Roberto Almagno at Rosenfeld Porcini

Suspended in Space

Incredibly playful and immediately misleading three dimensional doodles fill the gallery over two floors, near Charlotte Street. It is Almagno’s second show with Rosenfeld Porcini and one that deserves him and the gallery a larger audience. The artist has spent decades obsessed by wood and learning to manipulate it in the most unconventional ways. Based in Rome, for this show he has brought over a selection of works that defy logic and in some cases float so weightlessly in the space the pieces are indistinguishable from their shadows.

It is not just the sensitive lighting and the low ceilings, these pieces often have very few structural connections to the walls they sprout and dance from. Instead, careful balance and experimental fine tuning has afforded each of these pieces a lightness unusual in contemporary sculpture.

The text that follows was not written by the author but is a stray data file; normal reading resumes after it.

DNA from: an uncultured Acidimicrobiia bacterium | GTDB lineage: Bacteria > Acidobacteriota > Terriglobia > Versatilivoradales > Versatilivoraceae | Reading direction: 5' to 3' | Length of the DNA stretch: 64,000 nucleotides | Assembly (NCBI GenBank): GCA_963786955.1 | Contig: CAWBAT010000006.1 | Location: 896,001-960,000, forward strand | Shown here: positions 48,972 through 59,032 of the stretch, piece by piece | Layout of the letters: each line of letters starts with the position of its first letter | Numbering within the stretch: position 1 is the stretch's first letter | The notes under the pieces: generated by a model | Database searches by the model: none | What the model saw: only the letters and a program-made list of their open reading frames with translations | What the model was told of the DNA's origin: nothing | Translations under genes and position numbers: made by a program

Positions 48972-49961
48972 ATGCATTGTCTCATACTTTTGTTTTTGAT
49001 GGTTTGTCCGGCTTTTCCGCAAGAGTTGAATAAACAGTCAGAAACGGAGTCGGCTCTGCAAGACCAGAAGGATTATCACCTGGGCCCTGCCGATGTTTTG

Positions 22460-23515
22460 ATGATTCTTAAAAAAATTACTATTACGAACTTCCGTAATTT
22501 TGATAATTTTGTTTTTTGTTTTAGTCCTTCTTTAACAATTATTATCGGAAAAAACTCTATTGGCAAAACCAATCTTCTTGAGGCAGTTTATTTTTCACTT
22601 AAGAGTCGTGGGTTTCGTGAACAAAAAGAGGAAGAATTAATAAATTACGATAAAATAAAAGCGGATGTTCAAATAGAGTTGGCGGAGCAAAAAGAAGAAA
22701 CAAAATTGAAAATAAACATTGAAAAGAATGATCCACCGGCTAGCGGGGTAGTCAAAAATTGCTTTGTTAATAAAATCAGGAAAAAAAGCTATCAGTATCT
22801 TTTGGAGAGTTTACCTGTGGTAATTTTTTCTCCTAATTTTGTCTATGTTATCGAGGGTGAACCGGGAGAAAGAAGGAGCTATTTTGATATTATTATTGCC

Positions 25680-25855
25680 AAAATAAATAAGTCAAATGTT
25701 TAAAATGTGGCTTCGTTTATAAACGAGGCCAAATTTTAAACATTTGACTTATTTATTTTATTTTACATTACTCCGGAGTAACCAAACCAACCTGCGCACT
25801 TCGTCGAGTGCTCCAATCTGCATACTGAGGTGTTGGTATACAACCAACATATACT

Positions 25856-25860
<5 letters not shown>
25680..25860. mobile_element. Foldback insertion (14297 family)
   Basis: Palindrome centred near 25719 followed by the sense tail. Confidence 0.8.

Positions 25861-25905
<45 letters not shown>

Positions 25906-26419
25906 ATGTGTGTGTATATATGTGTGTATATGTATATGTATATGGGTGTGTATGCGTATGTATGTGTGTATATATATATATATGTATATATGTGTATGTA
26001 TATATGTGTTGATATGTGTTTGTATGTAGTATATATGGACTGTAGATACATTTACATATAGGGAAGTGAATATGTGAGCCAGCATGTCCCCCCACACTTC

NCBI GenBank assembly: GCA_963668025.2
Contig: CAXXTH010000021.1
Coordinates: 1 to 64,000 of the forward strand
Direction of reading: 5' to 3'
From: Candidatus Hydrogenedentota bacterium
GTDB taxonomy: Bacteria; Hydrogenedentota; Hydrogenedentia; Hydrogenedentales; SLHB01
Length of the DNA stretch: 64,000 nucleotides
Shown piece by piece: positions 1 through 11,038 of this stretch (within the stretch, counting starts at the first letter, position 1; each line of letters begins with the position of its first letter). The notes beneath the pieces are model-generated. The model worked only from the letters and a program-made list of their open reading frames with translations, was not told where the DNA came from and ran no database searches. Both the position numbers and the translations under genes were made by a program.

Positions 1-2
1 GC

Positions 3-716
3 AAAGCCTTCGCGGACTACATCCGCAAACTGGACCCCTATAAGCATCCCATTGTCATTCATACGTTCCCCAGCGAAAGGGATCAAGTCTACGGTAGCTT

Confounding viewers, there are rhythms and tangles here, warped, wrapped spirals and weaves in a matt teak black, all the more magical against crisp white walls. There is also an uncharacteristic move away from wood, the artist introducing a floor piece made of an aluminium and pigment mix — still very much in keeping with the whirls and wonder of the contorted wood.

This is true craftsmanship. The show demonstrates an absolute master at work, an artist wielding complete control over his medium. For an exhibition to be this light and airy whilst packing such technical weight is a rare gem. 

In fact, many of these works would fit very comfortably across town at the Line, a show curated by Drawing Room at the Lisson Gallery. until February 13th